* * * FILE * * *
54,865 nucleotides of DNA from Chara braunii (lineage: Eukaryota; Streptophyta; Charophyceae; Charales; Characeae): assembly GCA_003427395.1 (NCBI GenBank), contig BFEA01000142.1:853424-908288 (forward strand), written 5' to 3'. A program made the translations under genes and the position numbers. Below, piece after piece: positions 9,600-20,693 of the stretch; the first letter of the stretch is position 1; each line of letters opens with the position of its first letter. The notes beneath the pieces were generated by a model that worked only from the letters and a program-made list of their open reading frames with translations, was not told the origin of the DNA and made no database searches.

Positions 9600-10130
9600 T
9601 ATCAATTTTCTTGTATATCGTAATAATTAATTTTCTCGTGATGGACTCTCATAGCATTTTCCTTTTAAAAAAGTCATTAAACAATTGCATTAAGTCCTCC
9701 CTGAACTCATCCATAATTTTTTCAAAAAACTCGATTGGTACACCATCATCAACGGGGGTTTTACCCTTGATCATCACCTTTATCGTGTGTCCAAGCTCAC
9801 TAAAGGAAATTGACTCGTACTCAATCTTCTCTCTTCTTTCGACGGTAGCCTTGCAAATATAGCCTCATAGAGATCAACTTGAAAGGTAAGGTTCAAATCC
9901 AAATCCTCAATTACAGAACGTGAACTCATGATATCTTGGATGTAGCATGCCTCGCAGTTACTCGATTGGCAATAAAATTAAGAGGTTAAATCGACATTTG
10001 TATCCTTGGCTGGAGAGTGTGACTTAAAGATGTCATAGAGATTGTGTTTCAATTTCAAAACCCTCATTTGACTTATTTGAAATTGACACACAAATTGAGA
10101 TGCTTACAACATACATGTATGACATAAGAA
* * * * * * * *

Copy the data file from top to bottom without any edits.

54,865 nucleotides of DNA from Chara braunii (lineage: Eukaryota; Streptophyta; Charophyceae; Charales; Characeae): assembly GCA_003427395.1 (NCBI GenBank), contig BFEA01000142.1:853424-908288 (forward strand), written 5' to 3'. A program made the translations under genes and the position numbers. Below, piece after piece: positions 9,600-20,693 of the stretch; the first letter of the stretch is position 1; each line of letters opens with the position of its first letter. The notes beneath the pieces were generated by a model that worked only from the letters and a program-made list of their open reading frames with translations, was not told the origin of the DNA and made no database searches.

Positions 9600-10130
9600 T
9601 ATCAATTTTCTTGTATATCGTAATAATTAATTTTCTCGTGATGGACTCTCATAGCATTTTCCTTTTAAAAAAGTCATTAAACAATTGCATTAAGTCCTCC
9701 CTGAACTCATCCATAATTTTTTCAAAAAACTCGATTGGTACACCATCATCAACGGGGGTTTTACCCTTGATCATCACCTTTATCGTGTGTCCAAGCTCAC
9801 TAAAGGAAATTGACTCGTACTCAATCTTCTCTCTTCTTTCGACGGTAGCCTTGCAAATATAGCCTCATAGAGATCAACTTGAAAGGTAAGGTTCAAATCC
9901 AAATCCTCAATTACAGAACGTGAACTCATGATATCTTGGATGTAGCATGCCTCGCAGTTACTCGATTGGCAATAAAATTAAGAGGTTAAATCGACATTTG
10001 TATCCTTGGCTGGAGAGTGTGACTTAAAGATGTCATAGAGATTGTGTTTCAATTTCAAAACCCTCATTTGACTTATTTGAAATTGACACACAAATTGAGA
10101 TGCTTACAACATACATGTATGACATAAGAA